Philippine dances are hard to describe. Americans can (proudly?) say they invented the “Electric Slide” and the “Soulja Boy,” but what is truly a Philippine dance?
For one evening in Tampa, its Philippine Performing Arts Company answered that. For one evening, I shared in that country’s celebrations and expressions through movement. It’s no mistake the evening was called “Dances” of the Philippines…
“[The Philippines has 1107 islands] our dances show how diverse our country is.” answered Melissa B, PPAC dancer who also plays the ‘princess’ in its most popular routine—the Indian-derived singkil, “It’s a fusion of a number of other cultures ranging from Muslim, to Chinese to European.”
The stage of the Straz Center was decorated minimally. Flimsy house fronts and draped flags directed the attention towards the dancers. The dances were divided by regions of the Philippines as well as time in history.
My favorite dances (a thought shared by those around me) were those from the Mindanao area. Filled with movement, it’s also easy to see how those dances were heavily influenced by the Thai, Hindus, and Muslim in the angled movements of the dancers, the deep vibrant colors, and the music performed by simple percussion.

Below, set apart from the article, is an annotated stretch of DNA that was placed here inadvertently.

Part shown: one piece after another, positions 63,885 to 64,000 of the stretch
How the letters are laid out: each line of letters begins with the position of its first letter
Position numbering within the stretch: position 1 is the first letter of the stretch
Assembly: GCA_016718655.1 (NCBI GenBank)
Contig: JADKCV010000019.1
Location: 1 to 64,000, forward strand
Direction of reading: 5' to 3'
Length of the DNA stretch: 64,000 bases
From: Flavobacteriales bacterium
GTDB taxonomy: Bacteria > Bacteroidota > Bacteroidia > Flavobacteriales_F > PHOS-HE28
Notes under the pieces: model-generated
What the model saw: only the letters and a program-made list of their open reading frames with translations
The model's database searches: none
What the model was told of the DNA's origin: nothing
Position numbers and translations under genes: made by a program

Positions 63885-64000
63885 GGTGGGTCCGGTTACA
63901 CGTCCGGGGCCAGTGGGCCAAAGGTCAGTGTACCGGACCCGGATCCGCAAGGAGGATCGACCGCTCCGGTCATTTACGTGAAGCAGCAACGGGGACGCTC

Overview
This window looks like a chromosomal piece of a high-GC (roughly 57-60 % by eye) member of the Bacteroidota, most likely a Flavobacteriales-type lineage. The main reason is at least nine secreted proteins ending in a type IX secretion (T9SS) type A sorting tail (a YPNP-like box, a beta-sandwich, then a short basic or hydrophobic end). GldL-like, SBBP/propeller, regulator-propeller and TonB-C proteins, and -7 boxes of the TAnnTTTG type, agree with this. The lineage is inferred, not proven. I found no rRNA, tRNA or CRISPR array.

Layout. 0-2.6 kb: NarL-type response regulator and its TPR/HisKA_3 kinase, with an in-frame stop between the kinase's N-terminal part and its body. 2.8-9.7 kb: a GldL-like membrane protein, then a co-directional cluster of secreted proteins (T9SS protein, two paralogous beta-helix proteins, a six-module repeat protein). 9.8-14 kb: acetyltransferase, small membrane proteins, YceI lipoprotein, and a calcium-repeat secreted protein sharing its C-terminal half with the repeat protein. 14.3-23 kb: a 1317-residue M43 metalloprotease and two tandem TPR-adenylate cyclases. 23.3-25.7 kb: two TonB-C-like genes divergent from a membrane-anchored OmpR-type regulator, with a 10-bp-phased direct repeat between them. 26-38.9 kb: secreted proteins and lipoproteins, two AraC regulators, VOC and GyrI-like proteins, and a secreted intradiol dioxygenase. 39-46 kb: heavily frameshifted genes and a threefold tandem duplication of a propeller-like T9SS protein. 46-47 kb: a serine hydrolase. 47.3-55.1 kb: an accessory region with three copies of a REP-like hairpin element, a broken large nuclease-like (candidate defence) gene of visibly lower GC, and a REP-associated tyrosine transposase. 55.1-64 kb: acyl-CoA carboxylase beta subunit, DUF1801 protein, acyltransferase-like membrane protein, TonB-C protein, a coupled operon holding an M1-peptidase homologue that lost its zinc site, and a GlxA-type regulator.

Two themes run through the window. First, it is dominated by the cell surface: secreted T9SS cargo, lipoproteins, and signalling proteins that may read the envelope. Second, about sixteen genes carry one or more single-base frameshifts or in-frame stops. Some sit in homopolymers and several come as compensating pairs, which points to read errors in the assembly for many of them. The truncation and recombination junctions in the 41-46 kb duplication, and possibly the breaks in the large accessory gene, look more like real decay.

I wished more of the background music had been live. Slight distortions in other dance music sometimes broke my illusion of transport. The recorded music also seemed to flatten the performance as opposed to lifting it. PPAC boasts a talented group of dancers that represent the fun and youthfulness of the country, but was it ready for the theatrics of the big stage? I believe the group was better made for the spontaneity of small events.
It’s no mistake the evening was called “Dances” of the Philippines. “Philippine Dances” would’ve been too limiting—a misleading description that would’ve claimed sole creative rights for the country. But the Philippines is a patched quilt of East, West, old and new and these are the dances found IN the Philippines. Thank you PPAC for showing us the “Dances of the Philippines.”